To deploy a new workflow package over an old one

  1. Change the workflow assembly version.

  2. Change the workflow assembly version in the CodeBesideAssembly attribute of the Workflow element in Workflow.xml.

  3. Change the solution GUID in the manifest.xml file of your workflow project.

  4. Change the name of the .wsp solution package that is generated by package.ddfor rename the generated .wsp file.

  5. Deploy the new solution package alongside the old solution package, thus registering a new version of the workflow assembly in the GAC.

  6. Perform an IISReset command.

  7. Put the old workflow association into "No New Workflows" mode.

  8. Manually or programmatically create the new workflow association alongside the old workflow association, being sure supply a different name.

Creating UI for Activities

In SharePoint Server, users interact with a workflow by using two kinds of activity forms:

  • InfoPath forms (rendered by InfoPath or Microsoft Office Forms Server 2007) deployed inside a form library on a SharePoint site

  • Custom ASP.NET forms deployed on each front-end Web server and exposed to a SharePoint site from inside the _layouts virtual directory

InfoPath Forms and Office Forms Server

InfoPath forms and Form Server provide a robust platform for creating and deploying business forms throughout an enterprise. By using built-in features such as data connections and form controls, you can easily create a complicated form with a familiar user experience for internal or external line-of-business applications without writing a single line of code.


You can also extend InfoPath form features by coding against the InfoPath API and using Microsoft Visual Studio Tools for Applications, but those subject are beyond the scope of this article.

Applications in the Microsoft Office 2007 system, such as Microsoft Office Word and Microsoft Office Outlook, are fully integrated with InfoPath and can also host InfoPath forms so that the user can update tasks without leaving the application.

SharePoint Server provides an extensible platform to create custom InfoPath forms for updating tasks when the built-in UI does not meet the business requirements.


A Microsoft Office SharePoint Server Enterprise license is required to use the InfoPath forms render-item form that captures data to initiate custom workflows. You do not need an Enterprise key to render InfoPath forms for workflow tasks.

When designing a task form by using InfoPath, a secondary connection (MetaData.xml) needs to be added to the form as a secondary data source. Each control should be databound to its respective element in an XML file.

<?xml version="1.0" encoding="utf-8" ?>
<z:row xmlns:z="#RowsetSchema" ows_taskInstructions="" ows_taskComments="" ows_taskStatus="" />

In workflow code, you can access elements that are registered through MetaData.xml by using the SPTaskProperties.ExtendedProperties collection.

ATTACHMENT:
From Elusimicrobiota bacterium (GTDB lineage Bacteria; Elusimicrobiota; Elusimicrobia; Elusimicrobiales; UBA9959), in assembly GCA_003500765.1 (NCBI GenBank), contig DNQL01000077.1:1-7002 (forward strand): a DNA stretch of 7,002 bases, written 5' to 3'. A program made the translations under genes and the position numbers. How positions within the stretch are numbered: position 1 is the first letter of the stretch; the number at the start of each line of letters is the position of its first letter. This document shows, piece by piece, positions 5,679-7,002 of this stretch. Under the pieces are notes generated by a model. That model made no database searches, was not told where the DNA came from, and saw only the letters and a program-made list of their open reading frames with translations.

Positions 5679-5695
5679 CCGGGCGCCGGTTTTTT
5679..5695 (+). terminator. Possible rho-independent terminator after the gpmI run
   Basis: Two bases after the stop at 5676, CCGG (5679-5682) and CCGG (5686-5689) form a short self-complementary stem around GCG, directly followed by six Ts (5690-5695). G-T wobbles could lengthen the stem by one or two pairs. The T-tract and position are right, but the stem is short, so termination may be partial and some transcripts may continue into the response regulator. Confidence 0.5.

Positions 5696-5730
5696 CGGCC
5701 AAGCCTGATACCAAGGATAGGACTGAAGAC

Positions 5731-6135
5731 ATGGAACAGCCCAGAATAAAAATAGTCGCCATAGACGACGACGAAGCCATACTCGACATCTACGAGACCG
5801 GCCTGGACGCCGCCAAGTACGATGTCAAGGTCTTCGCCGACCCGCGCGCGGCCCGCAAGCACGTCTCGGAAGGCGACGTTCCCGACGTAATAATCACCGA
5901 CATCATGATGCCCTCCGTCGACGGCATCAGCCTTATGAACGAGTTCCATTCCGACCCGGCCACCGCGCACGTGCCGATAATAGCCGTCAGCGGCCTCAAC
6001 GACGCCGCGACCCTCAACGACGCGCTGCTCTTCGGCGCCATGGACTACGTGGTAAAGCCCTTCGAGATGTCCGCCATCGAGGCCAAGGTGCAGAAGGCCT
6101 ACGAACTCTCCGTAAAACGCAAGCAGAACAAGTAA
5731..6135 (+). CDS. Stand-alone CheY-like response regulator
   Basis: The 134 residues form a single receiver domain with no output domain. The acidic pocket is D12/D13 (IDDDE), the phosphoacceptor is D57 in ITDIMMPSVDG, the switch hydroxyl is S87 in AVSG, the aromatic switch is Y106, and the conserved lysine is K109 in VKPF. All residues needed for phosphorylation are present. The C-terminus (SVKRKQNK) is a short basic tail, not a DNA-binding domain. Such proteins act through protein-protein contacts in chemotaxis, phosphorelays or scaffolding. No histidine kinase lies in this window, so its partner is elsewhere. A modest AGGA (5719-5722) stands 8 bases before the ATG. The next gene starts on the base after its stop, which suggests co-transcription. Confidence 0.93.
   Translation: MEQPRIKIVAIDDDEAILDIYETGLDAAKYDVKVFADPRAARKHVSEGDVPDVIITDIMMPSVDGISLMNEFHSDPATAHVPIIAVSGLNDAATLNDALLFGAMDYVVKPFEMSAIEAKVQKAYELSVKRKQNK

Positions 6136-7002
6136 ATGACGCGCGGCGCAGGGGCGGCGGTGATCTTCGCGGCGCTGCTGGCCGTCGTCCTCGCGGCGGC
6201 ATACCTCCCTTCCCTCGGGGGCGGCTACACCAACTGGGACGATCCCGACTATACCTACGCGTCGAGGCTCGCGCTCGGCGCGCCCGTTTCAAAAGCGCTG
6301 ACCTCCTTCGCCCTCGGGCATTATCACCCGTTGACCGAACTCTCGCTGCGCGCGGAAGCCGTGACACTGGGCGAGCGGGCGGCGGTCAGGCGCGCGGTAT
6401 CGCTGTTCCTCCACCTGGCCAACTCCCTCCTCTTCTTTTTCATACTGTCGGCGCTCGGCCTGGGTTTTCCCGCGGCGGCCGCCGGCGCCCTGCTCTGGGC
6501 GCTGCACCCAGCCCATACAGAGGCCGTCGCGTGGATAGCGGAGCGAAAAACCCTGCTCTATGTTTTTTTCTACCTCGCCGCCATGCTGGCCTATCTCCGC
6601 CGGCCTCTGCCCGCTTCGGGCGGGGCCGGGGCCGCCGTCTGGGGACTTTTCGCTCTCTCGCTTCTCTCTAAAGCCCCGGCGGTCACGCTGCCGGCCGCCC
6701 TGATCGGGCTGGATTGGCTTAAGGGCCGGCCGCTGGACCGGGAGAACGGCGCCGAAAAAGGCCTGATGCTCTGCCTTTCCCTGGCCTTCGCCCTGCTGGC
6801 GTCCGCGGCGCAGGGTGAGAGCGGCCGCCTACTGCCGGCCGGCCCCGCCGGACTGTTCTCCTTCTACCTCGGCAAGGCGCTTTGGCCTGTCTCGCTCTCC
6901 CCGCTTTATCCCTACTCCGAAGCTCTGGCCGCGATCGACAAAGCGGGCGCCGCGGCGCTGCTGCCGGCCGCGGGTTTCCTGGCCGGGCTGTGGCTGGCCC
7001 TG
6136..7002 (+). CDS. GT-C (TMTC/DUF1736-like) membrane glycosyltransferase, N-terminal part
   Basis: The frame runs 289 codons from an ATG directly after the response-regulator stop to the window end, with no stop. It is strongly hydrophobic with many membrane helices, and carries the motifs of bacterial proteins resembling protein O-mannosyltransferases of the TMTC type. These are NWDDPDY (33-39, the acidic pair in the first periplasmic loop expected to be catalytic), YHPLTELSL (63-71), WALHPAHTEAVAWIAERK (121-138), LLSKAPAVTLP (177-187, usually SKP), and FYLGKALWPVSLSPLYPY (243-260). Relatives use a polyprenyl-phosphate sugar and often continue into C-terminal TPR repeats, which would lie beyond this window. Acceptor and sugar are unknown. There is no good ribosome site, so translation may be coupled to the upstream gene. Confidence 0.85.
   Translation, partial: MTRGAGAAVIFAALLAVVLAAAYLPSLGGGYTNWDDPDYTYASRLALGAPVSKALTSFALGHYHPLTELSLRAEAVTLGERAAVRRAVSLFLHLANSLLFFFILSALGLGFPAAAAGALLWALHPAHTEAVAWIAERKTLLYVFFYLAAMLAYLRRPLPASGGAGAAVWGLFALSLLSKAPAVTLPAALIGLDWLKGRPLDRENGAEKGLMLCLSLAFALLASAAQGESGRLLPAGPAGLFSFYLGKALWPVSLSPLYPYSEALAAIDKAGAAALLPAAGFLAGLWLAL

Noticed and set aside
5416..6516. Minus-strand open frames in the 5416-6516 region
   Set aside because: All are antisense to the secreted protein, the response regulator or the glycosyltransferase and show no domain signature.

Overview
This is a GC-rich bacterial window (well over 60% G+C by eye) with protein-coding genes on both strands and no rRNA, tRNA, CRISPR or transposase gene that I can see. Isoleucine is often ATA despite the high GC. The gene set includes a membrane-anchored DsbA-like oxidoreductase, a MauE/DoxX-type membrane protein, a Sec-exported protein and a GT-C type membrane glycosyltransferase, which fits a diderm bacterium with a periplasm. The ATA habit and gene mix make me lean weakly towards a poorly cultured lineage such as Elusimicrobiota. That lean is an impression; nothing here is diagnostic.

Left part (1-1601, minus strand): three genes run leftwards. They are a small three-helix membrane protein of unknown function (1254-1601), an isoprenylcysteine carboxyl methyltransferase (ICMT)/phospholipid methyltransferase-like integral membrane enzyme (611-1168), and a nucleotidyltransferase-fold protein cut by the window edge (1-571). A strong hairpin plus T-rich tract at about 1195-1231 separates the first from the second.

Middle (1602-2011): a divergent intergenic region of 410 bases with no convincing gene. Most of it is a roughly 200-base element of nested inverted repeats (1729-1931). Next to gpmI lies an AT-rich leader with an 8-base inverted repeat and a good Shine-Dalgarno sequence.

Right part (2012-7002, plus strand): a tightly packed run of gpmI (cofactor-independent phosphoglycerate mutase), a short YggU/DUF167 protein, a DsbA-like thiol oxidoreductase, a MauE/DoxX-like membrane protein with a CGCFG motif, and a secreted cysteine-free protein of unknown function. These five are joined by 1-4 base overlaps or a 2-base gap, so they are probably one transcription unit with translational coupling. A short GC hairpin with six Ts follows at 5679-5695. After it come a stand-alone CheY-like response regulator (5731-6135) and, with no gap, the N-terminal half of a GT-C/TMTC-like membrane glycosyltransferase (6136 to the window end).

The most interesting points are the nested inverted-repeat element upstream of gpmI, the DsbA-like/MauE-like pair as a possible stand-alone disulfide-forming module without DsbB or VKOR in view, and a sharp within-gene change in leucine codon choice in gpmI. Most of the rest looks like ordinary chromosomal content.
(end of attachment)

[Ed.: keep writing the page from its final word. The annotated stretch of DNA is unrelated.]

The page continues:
To register InfoPath forms with a workflow, add their URN entries (<Task0_FormURN>, <Task1_FormURN>, and so forth) in the Workflow.xml file.


To use the forms in a task library, you specify which form replaces the built-in task UI by setting the TaskType property of SPWorkflowTaskProperties to the zero-based index of the form as defined in Workflow.xml—for example, 0 for Task0_FormURN and 1 for Task1_FormURN.

private void CreateChangeManagementTask_MethodInvoking(object sender, 
  EventArgs e)
    //Creates a new Task for Change Request Change management.
    changeManagementTaskID = Guid.NewGuid();

    changeManagementTaskProperties = 
      new Microsoft.SharePoint.Workflow.SPWorkflowTaskProperties();
    changeManagementTaskAfterProperties = 
      new Microsoft.SharePoint.Workflow.SPWorkflowTaskProperties();
    changeManagementTaskBeforeProperties = 
      new Microsoft.SharePoint.Workflow.SPWorkflowTaskProperties();
    changeManagementTaskProperties.TaskType = 
      1; //Specifies form with URN in <Task1_FormURN>
    changeManagementTaskProperties.Title = 
      string.Format("New Change Request: {0} for deployment", 
    changeManagementTaskProperties.AssignedTo = 
    changeManagementTaskProperties.Description = 
      string.Format("Please schedule this Change Request: {0} for " + 
      "deployment. Mark Task complete when change has been completed.", 
    changeManagementTaskProperties.ExtendedProperties["taskInstructions"] = 
      string.Format("Please schedule this Change Request: {0} {1}, {2} " + 
      "for deployment. Mark Task complete when change has been completed.", 
      workflowProperties.Item.Title, workflowProperties.Originator, 
    changeManagementTaskProperties.SendEmailNotification = true;

Custom ASP.NET Forms Under the _layouts Directory

You can also use ASP.NET forms to interact with workflows. In Windows SharePoint Services 3.0 and SharePoint Server 2007, ASP.NET forms are simply ASP.NET pages, a basic building block of any Web application that is familiar to every developer who uses Microsoft .NET Framework.